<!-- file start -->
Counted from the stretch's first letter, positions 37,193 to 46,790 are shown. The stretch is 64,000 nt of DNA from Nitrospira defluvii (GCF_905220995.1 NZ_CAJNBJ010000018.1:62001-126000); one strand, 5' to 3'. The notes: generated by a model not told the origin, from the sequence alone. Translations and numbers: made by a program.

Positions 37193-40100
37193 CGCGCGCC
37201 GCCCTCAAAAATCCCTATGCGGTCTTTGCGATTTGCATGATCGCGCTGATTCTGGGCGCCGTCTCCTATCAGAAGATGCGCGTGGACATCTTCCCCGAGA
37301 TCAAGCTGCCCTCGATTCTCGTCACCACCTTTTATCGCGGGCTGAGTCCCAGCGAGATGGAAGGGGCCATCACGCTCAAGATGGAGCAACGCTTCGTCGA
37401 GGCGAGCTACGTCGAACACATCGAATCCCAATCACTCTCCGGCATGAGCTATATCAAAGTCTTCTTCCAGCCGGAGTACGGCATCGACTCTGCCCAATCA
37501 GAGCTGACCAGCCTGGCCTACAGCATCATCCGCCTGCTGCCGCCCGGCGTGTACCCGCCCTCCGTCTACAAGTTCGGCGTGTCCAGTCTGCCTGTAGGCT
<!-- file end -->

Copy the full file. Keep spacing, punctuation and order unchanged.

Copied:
Counted from the stretch's first letter, positions 37,193 to 46,790 are shown. The stretch is 64,000 nt of DNA from Nitrospira defluvii (GCF_905220995.1 NZ_CAJNBJ010000018.1:62001-126000); one strand, 5' to 3'. The notes: generated by a model not told the origin, from the sequence alone. Translations and numbers: made by a program.

Positions 37193-40100
37193 CGCGCGCC
37201 GCCCTCAAAAATCCCTATGCGGTCTTTGCGATTTGCATGATCGCGCTGATTCTGGGCGCCGTCTCCTATCAGAAGATGCGCGTGGACATCTTCCCCGAGA
37301 TCAAGCTGCCCTCGATTCTCGTCACCACCTTTTATCGCGGGCTGAGTCCCAGCGAGATGGAAGGGGCCATCACGCTCAAGATGGAGCAACGCTTCGTCGA
37401 GGCGAGCTACGTCGAACACATCGAATCCCAATCACTCTCCGGCATGAGCTATATCAAAGTCTTCTTCCAGCCGGAGTACGGCATCGACTCTGCCCAATCA
37501 GAGCTGACCAGCCTGGCCTACAGCATCATCCGCCTGCTGCCGCCCGGCGTGTACCCGCCCTCCGTCTACAAGTTCGGCGTGTCCAGTCTGCCTGTAGGCT